This article illustrates several points about contemporary European politics. First, the irony that a "Freedom Party" should call for the banning of a book. In the second half of the 20th Century, "Progressive" Socialism was so much the accepted norm that the very idea of "freedom" became tarnished. Freedom was the opposite of the community control required to implement the Socialist Dream. Freedom was selfish. Freedom was bourgeois. In such circumstances, it was easy for people who opposed Socialism to adopt the word as a mere provocation, much as the Race-driven Statists of the BNP usurped our flag in the face of the "internationalism" of the Class-driven Statists of the British Left.
Secondly, once you start to ban books there is an inevitable progression by analogy to the banning of more. In the aftermath of the horrors of WWII (much worse for the Continental Europeans than for Britain and America) it must have seemed a "no-brainer" to ban the book that started it all. Part of me cynically suspects that Mein Kampf is banned to conceal how obvious Hitler's intentions were. We needed to pretend that German voters did not know what they were doing when they elected Hitler. Without that pretence, reconciliation would have been harder. However, I am sure that the overall intent of the ban was good. Yet, as this Dutch MP illustrates, it is easy to argue that other books are "just as bad." Indeed, judged in a detached fashion, the Koran may be worse. Certainly it has the potential to prove more lethal. A religious book is inherently more dangerous than a secular text as it appeals to faith, rather than reason.
Thirdly, the article illustrates the dangers facing Europe in retreating from multiculturalism. Nowhere was more "liberal" than the Netherlands on such issues. But the assassination in the street of Theo Van Gogh had a radical effect. The Dutch have realised, more quickly than less liberal nations, that their post-war consensus was a crock. Now the problem is to adjust its ideological position without swinging to the other extreme.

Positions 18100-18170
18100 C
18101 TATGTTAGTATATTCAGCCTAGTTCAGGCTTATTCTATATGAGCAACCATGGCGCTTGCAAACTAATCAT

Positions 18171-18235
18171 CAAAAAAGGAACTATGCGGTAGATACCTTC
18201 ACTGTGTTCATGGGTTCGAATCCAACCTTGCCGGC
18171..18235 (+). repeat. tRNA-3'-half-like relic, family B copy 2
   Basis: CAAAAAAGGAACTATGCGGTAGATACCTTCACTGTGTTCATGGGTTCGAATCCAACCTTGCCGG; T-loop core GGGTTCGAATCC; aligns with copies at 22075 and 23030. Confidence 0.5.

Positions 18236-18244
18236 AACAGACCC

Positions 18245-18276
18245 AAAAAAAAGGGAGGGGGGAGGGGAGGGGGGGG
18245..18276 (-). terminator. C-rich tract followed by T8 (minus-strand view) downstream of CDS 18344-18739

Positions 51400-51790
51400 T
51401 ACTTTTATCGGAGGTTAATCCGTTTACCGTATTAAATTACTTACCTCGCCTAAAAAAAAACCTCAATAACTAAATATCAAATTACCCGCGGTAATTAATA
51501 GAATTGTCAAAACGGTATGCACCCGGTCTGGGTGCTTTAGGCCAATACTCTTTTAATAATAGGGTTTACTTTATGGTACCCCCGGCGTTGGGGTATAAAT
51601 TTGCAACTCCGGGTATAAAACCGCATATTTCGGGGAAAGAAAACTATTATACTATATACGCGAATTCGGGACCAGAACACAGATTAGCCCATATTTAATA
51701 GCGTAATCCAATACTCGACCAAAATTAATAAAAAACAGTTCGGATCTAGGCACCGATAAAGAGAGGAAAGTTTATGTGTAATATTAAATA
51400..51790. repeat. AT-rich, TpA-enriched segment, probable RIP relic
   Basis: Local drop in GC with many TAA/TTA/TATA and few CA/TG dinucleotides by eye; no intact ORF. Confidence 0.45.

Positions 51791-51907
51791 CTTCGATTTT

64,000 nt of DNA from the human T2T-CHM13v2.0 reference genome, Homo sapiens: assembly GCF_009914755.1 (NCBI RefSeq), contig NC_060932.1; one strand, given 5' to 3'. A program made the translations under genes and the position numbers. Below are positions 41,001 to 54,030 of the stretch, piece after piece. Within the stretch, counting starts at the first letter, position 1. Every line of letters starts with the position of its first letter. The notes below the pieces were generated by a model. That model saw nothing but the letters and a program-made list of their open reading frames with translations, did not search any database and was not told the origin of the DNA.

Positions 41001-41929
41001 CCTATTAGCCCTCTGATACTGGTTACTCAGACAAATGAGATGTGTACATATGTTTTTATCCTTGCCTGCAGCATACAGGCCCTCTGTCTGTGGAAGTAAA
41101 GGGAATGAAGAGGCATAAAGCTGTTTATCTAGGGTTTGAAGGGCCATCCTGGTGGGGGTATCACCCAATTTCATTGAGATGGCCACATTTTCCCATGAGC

For me, all books are sacred. A book is a repository of knowledge, thought, beauty or even wisdom. Mein Kampf is a book that everyone should read in order to understand European history and to appreciate the dangers facing even the most civilised nation. Germany was, and is, Europe's most civilised nation. What could happen there, could happen anywhere. Certainly no-one who reads it can remain politically complacent. It was wrong to ban it, not least because any such ban leads inevitably to calls, like this one, for more. The more dangerous a book - and these, together with the Communist Manifesto, are the three most dangerous books in history - the more important it is that it is read by good people; not just by the evil and the vulnerable.